Please RSVP to Dave at dave.rav@gmail.com

Generously sponsored by ERMI. Food and refreshments provided.



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Do you want to defend the PT profession in South Carolina?
SCAPTA
As you may know, SCAPTA has been quite active legislatively and legally for the last few years. We have been and continue to be successful in defending our practice act from legislative attacks from physician groups. Recently, we have had another victory in the courts on a case that would prohibited the ability of physical therapists to operate group practices, as well as to employ PTAs. However the court found in our favor while maintaining the state's ban on PTs working for physician owned groups.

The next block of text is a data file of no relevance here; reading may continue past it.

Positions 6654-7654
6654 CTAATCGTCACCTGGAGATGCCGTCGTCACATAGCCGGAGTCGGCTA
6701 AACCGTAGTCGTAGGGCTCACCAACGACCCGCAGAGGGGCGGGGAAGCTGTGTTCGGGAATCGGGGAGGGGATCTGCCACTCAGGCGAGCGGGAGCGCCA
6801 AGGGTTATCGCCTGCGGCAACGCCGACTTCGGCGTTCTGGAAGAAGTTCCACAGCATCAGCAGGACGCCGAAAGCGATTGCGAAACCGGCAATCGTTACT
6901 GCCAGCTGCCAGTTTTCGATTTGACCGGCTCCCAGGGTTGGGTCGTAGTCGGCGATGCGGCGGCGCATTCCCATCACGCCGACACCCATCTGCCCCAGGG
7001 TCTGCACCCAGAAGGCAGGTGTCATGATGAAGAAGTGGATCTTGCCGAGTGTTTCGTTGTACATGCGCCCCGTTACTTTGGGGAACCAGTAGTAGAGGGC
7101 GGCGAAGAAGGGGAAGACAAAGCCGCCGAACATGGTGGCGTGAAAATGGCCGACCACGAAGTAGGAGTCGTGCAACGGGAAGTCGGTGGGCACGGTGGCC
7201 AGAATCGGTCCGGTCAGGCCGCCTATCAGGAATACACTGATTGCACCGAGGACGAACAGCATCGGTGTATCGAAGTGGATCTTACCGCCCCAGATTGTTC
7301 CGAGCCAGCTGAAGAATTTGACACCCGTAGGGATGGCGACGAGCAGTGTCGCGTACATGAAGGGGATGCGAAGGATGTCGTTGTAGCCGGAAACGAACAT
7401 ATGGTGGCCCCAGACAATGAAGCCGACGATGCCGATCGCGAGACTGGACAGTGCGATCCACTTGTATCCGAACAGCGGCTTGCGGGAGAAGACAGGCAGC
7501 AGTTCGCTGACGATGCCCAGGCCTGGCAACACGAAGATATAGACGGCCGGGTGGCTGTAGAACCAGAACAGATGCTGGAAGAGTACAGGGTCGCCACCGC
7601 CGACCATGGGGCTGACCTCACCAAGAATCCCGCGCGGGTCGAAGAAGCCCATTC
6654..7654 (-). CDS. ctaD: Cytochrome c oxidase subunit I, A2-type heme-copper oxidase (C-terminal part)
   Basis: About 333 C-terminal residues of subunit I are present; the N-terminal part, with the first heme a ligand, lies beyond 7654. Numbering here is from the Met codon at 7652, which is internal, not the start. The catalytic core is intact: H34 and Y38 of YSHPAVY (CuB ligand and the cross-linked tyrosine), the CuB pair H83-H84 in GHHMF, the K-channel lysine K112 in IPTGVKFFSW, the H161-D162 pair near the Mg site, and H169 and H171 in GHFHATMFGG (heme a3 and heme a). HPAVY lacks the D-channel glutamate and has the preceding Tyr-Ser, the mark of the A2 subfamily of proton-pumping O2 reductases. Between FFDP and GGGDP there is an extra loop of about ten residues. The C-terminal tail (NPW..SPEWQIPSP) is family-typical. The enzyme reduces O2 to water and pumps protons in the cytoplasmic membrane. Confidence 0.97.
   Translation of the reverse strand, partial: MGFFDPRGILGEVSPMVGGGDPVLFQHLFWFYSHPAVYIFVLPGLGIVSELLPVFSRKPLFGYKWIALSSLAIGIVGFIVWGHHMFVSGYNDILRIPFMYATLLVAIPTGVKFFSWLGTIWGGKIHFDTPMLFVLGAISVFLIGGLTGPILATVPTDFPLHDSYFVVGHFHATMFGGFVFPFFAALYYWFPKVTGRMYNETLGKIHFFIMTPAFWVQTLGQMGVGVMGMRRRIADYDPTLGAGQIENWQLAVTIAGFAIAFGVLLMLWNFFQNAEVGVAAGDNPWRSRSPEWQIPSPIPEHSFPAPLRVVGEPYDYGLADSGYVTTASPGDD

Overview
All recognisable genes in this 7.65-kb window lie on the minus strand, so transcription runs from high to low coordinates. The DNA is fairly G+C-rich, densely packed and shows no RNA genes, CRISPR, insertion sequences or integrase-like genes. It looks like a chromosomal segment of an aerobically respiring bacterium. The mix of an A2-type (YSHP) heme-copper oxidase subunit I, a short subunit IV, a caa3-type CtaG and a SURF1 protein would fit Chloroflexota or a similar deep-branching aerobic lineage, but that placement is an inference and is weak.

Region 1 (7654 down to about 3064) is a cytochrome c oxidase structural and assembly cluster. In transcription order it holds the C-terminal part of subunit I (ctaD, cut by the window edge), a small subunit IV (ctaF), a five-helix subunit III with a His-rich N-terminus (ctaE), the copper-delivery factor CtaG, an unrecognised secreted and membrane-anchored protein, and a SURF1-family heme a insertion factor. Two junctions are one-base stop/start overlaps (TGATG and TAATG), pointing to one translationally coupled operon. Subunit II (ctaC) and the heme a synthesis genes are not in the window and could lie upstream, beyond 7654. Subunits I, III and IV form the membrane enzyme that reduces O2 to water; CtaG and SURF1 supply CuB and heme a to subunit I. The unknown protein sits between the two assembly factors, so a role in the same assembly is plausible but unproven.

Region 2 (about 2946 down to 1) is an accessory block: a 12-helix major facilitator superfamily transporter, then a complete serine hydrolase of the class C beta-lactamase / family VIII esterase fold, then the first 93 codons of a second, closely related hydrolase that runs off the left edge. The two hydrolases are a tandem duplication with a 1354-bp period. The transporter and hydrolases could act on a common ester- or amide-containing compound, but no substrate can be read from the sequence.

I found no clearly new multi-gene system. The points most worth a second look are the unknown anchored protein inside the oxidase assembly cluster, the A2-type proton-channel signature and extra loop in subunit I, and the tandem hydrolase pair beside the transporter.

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Study: Physical therapy may not improve hip arthritis
HealthDay News via U.S. News & World Report
Physical therapy for people with arthritis of the hip doesn't help relieve pain or improve function more than receiving a sham treatment, a new study by Australian researchers suggests. "Receiving physical therapy did not add any greater benefit over simply seeing a caring physical therapist and having positive expectations about treatment," said lead author Kim Bennell, a research physiotherapist at the University of Melbourne.

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3 tips for self-managing Patello-Femoral Pain Syndrome
PutMeBackTogether.com
condition which causes pain at the front of the knee. It is associated with positions of the knee which result in increased or misdirected mechanical forces between the kneecap and the thigh bone (Piva et al., 2009). Despite being a common and relatively easy to diagnose injury, there is much to learn about the exact pathology involved in the presentation of this condition.